Argiod
1 / 5 (3) Aug 13, 2012
All my sensitive materials and backups are on external hard drives that are only attached to my system immediately after a thorough cleaning a/v scan and for backup purposes; and removed immediately before going back online. I have one drive that is strictly for the Operating System, and one that is for programs that I use frequently. I run Linux as the main OS, and run Windows XP 32, and Windows XP 64 under it. I also run a sandbox on a separate machine attached to the system, that intercepts hacker activity and diverts it to some tasty looking 'games'; most of which are infected with various routines that will randomly wipe hard drives, blank the monitor at random intervals, and other fun, but harmless mayhem.
Aloken
not rated yet Aug 13, 2012
The average computer user is a problem. Its the person who doesn't want to do anything other than what he or she sets out to do. This kind of person expects computers to 'just work' (thanks apple) unlike any other kind of machine which requires maintenance and must be used properly to avoid mishaps (i.e. cars). It would be fine if that kind of attitude only affected the user, but it doesn't, botnets are a prime example of how dangerous careless users can be. Some PCs are testbeds for new viruses, others are the actual means to spread them. Computers should require a license to be used, just like vehicles, because when misused they can cause damage to others.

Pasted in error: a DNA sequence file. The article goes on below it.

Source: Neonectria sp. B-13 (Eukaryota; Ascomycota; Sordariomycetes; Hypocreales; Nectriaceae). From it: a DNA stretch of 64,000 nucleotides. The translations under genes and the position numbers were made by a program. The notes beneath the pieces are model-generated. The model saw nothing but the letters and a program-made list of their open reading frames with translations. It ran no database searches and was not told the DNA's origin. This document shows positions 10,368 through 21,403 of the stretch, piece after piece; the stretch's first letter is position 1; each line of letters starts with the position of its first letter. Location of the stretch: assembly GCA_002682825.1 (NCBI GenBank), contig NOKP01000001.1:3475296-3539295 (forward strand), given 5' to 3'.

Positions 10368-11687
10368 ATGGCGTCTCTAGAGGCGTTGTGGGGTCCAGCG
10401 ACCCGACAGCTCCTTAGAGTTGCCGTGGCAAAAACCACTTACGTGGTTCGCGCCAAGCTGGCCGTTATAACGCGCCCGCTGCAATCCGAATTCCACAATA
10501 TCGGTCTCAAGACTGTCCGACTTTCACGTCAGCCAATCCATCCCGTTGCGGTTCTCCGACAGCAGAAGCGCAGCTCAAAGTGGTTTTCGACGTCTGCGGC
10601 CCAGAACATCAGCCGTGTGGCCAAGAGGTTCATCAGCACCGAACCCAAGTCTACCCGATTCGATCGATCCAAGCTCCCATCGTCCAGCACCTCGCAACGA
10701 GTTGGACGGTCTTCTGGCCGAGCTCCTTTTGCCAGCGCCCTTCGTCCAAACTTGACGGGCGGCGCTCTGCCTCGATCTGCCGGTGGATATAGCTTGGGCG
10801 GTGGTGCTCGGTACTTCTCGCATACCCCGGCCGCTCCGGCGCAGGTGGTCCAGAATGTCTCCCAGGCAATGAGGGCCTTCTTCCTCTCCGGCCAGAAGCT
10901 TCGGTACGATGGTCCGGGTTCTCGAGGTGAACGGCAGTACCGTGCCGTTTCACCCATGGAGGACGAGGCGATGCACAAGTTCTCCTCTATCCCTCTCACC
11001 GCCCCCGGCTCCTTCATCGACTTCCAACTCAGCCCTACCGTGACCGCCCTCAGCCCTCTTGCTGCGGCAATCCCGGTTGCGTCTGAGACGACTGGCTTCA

antialias_physorg
not rated yet Aug 13, 2012
. your own fault for abdicating your responsiblity

Yes. To put it in a pithy way: With great power comes great responsibility.

If you want to have the power of connected electronic media then you damn well better get to know a bit about them.
We require basic knowledge of most anything potentially hazardous (guns, cars, medication, ... )

Just because it's fun and easy doesn't mean that you're relieved of all responsibility.

and diverts it to some tasty looking 'games'; most of which are infected with various routines that will randomly wipe hard drives, blank the monitor at random intervals, and other fun, but harmless mayhem.

Offensive honeypots aren't really that effective (I wish they were. A "Ghost in the Shell"-scenario would be awesome).
The honeypot part is effective - but since hacks usually work via proxy (i.e. via another infected computer) you don't achieve much except that the hapless individual who owns the proxy is now shafted from both ends.